A couple of summers ago my wife and I had occasion to spend a week in Istanbul, Turkey. The city is clean, bustling, and thriving. Construction cranes can be seen on the horizon in every direction. And, of all of the places we have traveled to in the last forty years we can’t remember a more pleasant experience. Every sector of the service economy with which we came in contact – taxi drivers, hotel workers, shop owners, restaurant workers, and others – was represented by individuals who behaved with alacrity, politeness and grace. Everyone who served us seemed all too willing to help and went beyond the call of duty to do so. The staff at the Ritz Carlton Hotel, a property perched perfectly overlooking the Bosporus waterway which connects the Sea of Marmara to the Black Sea delivered excellent service almost to a fault: at times service bordered on being unctuous.
No image can better capture this overzealousness than the sight of a beauty salon customer with three barbers hovering over him at the same time: one cutting his hair, the second trimming his beard, and the third brushing his mustache! But in a world experiencing a service meltdown that is a preferred alternative. The only blemish on this otherwise pristine service experience was dished out by Passport Control Officers at the airport who clearly were lazy, indifferent, and at times hostile.
Turkey applied to become a member of the European Union in 1987 and since that time the nation has had a difficult time convincing the Union that its values of democracy, human rights, and freedom of speech are commensurate with its European counterparts. Examples abound. According to the Press Freedom Index which issued its report this year, Turkey occupies the 154th place on the list of countries ranked by journalistic freedom. Speaking against Islam, in this the most secular of the Muslim nations, can get you in hot water as the world renowned pianist Fasil Say found out. Mr. Say, who has performed in the United States, was jailed and then given a suspended sentence for his remarks which presumably offended Islam.
Nobel Laureate in Literature Orhan Pamuk, who now teaches at Columbia University, was tried and found guilty of making statements against the nation and its role in the Armenian Genocide of 1915 which Turkey still disavows. Others, have been shot dead for the same offense. At another point, students showing their opposition to an urban development plan at Taksim Square provoked the government’s heavy hand in evicting the protesters. To this day, Taksim Square is guarded by strapping, young military men armed with automatic rifles. More recently, President Erdogan’s grip on power nearly slipped away in the face of a failed coup d’etat which left hundreds dead, and tens of thousands under arrest. Media outlets antagonistic to the government were summarily shut down as well. Turkey, unfortunately, bears witness to a string of military coups in its not too distant past.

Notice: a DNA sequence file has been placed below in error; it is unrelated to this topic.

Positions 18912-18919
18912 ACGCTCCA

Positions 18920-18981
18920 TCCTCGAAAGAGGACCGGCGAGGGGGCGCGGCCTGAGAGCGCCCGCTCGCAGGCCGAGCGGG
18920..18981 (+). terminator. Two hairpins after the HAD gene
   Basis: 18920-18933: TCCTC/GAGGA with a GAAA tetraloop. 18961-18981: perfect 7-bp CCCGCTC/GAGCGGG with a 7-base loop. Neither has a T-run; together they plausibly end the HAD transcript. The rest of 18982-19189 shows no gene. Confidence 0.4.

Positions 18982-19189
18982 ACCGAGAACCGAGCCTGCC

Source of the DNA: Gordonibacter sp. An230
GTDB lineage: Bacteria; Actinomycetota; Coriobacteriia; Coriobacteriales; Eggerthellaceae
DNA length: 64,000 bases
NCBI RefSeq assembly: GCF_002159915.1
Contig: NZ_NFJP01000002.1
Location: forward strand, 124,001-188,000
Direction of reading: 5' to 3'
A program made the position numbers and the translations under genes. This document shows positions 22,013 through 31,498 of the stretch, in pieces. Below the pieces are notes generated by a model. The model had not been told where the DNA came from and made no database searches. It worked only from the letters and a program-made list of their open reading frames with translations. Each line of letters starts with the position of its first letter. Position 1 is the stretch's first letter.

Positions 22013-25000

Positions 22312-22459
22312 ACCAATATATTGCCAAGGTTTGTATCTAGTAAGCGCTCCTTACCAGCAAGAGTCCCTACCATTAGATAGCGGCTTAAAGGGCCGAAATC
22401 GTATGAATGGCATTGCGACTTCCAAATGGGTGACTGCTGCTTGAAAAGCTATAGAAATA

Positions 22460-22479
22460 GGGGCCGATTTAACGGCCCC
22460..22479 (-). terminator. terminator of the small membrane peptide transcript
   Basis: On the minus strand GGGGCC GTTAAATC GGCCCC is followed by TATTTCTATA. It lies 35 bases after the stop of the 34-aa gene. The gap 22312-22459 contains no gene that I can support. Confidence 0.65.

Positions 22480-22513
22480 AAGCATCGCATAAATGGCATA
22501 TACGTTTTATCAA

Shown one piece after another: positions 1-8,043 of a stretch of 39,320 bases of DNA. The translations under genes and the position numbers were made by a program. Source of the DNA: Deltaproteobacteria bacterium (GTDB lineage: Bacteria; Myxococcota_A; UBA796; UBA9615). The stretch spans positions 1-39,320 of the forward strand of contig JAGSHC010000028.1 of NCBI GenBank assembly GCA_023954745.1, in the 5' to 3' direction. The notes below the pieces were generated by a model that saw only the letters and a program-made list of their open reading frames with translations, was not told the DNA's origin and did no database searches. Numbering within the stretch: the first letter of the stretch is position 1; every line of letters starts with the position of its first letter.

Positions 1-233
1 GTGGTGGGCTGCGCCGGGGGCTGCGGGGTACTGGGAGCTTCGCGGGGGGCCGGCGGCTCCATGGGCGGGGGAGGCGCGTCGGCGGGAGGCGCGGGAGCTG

THE GREEKS ARE NO MORE
After generations of persecution by Turkish authorities, the Greeks, who founded this golden city of Constantinople more than two thousand years ago, scarcely amount to more than fifteen hundred souls in a metropolis of nearly twenty million – so corrosive do they find the environment to their way of life. What remains of the Greek community is ghettoized in the Istanbul quarter of Fener, the site of St George’s Cathedral where in 1821 the Patriarch Gregory was hanged as ordered by the Sultan on Easter Sunday and left to rot for days.
Turkey’s aggression against the Greeks currently takes the form of an intensified naval presence stretching from the Greek island of Rhodes – fewer than twenty miles distant from Turkey as the crow flies – to the island nation of Cyprus. Erdogan’s démarche in the eastern Aegean is clearly meant to intimidate its neighbors in the light of recently discovered hydrocarbon deposits in the area. The Trump administration should also take note as there are American oil companies participating in exploration activities.
Against this backdrop and history it is a paradox – if not a wonder – that some of the best customer service one can find is found in this troubled nation. If the only price of admission to the European Union were superior customer service Turkey would be a shoe-in.